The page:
NZ Institute of Economic Research
ISDS and Sovereignty
The NZIER report is a breath of fresh air to readers used to struggling through lengthy, jargon-filled advisory documents. The authors have done the work — as expert advisors should always do — of crafting a complex topic into simple but sophisticated written advice.
If this style of advisory writing was the norm rather than the exception, decision makers across New Zealand would not only be better informed, they would have more time and energy available to think about what to do with the advice they receive.
NZIER is thrilled to have won the WriteMark New Zealand Plain English Awards People’s Choice — Best Communication category.
Let’s be honest, economics is seldom fashionable. And understanding the implications of free trade agreements is rarely on the public’s to-do list. But the public and political debate around the Trans-Pacific Partnership (TPP) agreement brought both economics and trade policy into sharp focus.
Phrases like “Investor-State Dispute Settlement (ISDS)”, “expropriation of Intellectual Property” and “threat to New Zealand’s sovereignty” were heard around many water coolers. Misinformation was rife, and social media newsfeeds were full of alarmist, apocalyptic rhetoric.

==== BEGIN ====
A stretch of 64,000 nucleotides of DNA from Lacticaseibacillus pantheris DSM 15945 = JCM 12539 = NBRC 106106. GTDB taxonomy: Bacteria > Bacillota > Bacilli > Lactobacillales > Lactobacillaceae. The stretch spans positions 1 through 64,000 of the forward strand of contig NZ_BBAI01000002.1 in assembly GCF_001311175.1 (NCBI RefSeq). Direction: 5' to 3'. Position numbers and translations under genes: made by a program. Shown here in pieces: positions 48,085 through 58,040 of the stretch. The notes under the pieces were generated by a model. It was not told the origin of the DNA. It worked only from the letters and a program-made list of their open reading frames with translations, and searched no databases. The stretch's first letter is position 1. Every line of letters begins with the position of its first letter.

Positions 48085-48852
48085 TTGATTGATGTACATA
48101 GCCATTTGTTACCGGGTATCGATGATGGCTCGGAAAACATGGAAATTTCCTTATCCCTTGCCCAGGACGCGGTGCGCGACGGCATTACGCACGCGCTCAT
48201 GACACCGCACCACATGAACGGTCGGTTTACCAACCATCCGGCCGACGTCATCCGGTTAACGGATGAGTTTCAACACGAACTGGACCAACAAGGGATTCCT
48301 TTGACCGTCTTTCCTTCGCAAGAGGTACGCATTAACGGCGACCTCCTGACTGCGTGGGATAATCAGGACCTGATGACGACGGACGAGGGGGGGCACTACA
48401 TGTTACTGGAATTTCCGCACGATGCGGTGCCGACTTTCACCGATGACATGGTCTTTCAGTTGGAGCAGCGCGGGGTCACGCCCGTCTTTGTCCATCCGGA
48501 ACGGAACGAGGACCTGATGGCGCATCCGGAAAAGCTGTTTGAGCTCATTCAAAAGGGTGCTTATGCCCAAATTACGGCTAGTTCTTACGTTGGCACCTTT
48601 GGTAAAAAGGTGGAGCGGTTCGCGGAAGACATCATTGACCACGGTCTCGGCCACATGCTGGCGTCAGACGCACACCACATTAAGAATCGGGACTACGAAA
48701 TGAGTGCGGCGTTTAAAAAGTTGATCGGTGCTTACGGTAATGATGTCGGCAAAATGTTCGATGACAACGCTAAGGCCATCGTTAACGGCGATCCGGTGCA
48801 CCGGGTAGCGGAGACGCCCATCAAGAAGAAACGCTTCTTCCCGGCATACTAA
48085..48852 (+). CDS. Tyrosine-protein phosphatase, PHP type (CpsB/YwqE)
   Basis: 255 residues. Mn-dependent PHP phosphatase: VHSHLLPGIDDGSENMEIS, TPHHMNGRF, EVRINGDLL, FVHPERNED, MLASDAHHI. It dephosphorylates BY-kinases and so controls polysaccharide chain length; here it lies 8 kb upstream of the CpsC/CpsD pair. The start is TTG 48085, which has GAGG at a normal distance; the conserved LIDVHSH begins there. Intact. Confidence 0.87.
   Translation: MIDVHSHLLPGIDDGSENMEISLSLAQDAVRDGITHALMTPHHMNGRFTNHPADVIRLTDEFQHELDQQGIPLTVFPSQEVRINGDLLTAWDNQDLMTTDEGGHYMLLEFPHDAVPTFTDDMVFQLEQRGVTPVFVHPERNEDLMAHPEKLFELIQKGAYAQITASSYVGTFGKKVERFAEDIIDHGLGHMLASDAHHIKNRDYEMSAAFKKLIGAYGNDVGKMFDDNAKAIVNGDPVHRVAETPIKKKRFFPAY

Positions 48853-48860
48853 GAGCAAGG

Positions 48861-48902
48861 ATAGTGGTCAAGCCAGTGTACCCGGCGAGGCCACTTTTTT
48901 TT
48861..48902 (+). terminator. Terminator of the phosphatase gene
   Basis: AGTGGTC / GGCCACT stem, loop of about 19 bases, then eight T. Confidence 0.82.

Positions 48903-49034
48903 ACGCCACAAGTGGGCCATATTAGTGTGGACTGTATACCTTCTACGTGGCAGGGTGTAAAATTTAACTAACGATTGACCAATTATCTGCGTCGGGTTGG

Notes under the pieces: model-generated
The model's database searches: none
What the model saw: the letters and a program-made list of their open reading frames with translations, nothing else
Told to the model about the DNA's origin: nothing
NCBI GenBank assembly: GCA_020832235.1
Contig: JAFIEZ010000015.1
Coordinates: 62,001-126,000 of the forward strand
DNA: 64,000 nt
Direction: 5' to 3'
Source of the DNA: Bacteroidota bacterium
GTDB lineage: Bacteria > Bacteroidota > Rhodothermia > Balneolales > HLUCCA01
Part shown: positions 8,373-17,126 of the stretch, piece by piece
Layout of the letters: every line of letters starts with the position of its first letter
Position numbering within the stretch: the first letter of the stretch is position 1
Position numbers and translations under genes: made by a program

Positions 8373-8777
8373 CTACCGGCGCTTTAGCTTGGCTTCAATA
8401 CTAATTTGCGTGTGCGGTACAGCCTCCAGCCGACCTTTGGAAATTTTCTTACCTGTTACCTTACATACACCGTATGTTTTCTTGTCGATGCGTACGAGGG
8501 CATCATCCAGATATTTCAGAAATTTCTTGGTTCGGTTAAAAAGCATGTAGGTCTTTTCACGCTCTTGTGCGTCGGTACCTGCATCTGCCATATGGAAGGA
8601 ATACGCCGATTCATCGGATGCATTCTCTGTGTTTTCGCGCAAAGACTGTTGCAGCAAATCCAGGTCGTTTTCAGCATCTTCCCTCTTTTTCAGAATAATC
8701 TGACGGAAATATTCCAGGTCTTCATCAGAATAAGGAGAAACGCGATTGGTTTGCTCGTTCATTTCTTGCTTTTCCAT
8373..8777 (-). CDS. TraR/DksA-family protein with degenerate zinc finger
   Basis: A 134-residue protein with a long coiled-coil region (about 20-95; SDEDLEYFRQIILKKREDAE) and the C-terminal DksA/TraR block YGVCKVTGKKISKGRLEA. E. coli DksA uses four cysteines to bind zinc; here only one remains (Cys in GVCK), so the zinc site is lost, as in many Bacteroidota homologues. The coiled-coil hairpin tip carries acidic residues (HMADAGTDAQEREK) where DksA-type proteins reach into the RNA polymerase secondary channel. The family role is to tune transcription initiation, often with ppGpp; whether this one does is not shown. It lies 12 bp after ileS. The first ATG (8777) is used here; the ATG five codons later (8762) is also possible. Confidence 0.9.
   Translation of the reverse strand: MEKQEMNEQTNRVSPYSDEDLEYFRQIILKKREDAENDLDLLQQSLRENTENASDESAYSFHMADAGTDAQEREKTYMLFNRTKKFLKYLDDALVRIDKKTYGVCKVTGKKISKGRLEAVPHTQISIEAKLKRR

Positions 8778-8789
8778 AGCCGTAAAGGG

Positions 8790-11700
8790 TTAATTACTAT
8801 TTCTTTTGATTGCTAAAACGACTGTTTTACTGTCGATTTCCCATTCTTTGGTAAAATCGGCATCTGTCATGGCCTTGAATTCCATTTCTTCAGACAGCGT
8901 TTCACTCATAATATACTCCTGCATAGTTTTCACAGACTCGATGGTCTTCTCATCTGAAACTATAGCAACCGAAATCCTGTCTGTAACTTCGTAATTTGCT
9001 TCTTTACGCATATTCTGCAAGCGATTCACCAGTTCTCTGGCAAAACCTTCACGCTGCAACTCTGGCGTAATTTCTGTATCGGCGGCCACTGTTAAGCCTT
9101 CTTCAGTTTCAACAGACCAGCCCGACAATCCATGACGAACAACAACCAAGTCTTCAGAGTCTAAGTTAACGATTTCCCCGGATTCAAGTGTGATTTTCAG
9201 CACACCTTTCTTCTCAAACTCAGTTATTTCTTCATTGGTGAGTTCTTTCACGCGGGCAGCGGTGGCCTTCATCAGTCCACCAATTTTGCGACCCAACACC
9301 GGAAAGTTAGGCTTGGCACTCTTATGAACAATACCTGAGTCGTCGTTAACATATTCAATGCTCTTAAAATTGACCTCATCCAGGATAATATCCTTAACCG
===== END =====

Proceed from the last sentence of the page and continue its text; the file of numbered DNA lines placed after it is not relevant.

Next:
NZIER wanted to provide an independent contribution to this debate. We aimed to translate some of the complex concepts and jargon that characterise the ISDS provisions of TPP into plain English. We added empirical data where we could to support our views.
Our main message was simple: there are risks associated with ISDS; but they are manageable.
We are delighted to have been recognised by WriteMark New Zealand for this piece of work, and pleased to have made a small contribution to the public debate on TPP in New Zealand.
We will continue to make clear communication a priority at NZIER. Economic analysis lacks effectiveness if no one understands it. We know that our reports need to be crisp and clear to help busy decision-makers. Our aim is to make economic issues accessible and interesting so that the New Zealand public can engage on them with confidence.
For further information, please contact:
Deputy Chief Executive
021 606 477